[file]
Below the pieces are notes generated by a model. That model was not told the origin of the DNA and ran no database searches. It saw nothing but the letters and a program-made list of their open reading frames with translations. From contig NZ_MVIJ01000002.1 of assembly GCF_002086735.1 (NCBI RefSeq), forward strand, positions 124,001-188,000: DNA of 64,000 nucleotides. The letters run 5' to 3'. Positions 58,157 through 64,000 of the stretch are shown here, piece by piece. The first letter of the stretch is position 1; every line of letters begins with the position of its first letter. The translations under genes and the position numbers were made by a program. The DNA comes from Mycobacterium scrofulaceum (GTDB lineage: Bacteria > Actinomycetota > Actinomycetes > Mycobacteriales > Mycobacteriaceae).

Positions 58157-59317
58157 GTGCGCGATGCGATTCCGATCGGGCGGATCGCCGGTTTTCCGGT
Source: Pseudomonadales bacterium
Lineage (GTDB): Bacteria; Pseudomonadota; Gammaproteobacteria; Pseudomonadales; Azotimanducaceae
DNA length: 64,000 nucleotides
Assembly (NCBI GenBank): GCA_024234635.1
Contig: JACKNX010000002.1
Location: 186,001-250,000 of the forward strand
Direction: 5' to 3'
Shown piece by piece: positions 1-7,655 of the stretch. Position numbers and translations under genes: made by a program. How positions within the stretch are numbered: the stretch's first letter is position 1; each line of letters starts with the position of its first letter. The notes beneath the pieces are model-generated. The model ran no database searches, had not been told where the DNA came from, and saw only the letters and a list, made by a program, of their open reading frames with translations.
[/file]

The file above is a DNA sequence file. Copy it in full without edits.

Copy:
Below the pieces are notes generated by a model. That model was not told the origin of the DNA and ran no database searches. It saw nothing but the letters and a program-made list of their open reading frames with translations. From contig NZ_MVIJ01000002.1 of assembly GCF_002086735.1 (NCBI RefSeq), forward strand, positions 124,001-188,000: DNA of 64,000 nucleotides. The letters run 5' to 3'. Positions 58,157 through 64,000 of the stretch are shown here, piece by piece. The first letter of the stretch is position 1; every line of letters begins with the position of its first letter. The translations under genes and the position numbers were made by a program. The DNA comes from Mycobacterium scrofulaceum (GTDB lineage: Bacteria > Actinomycetota > Actinomycetes > Mycobacteriales > Mycobacteriaceae).

Positions 58157-59317
58157 GTGCGCGATGCGATTCCGATCGGGCGGATCGCCGGTTTTCCGGT
Source: Pseudomonadales bacterium
Lineage (GTDB): Bacteria; Pseudomonadota; Gammaproteobacteria; Pseudomonadales; Azotimanducaceae
DNA length: 64,000 nucleotides
Assembly (NCBI GenBank): GCA_024234635.1
Contig: JACKNX010000002.1
Location: 186,001-250,000 of the forward strand
Direction: 5' to 3'
Shown piece by piece: positions 1-7,655 of the stretch. Position numbers and translations under genes: made by a program. How positions within the stretch are numbered: the stretch's first letter is position 1; each line of letters starts with the position of its first letter. The notes beneath the pieces are model-generated. The model ran no database searches, had not been told where the DNA came from, and saw only the letters and a list, made by a program, of their open reading frames with translations.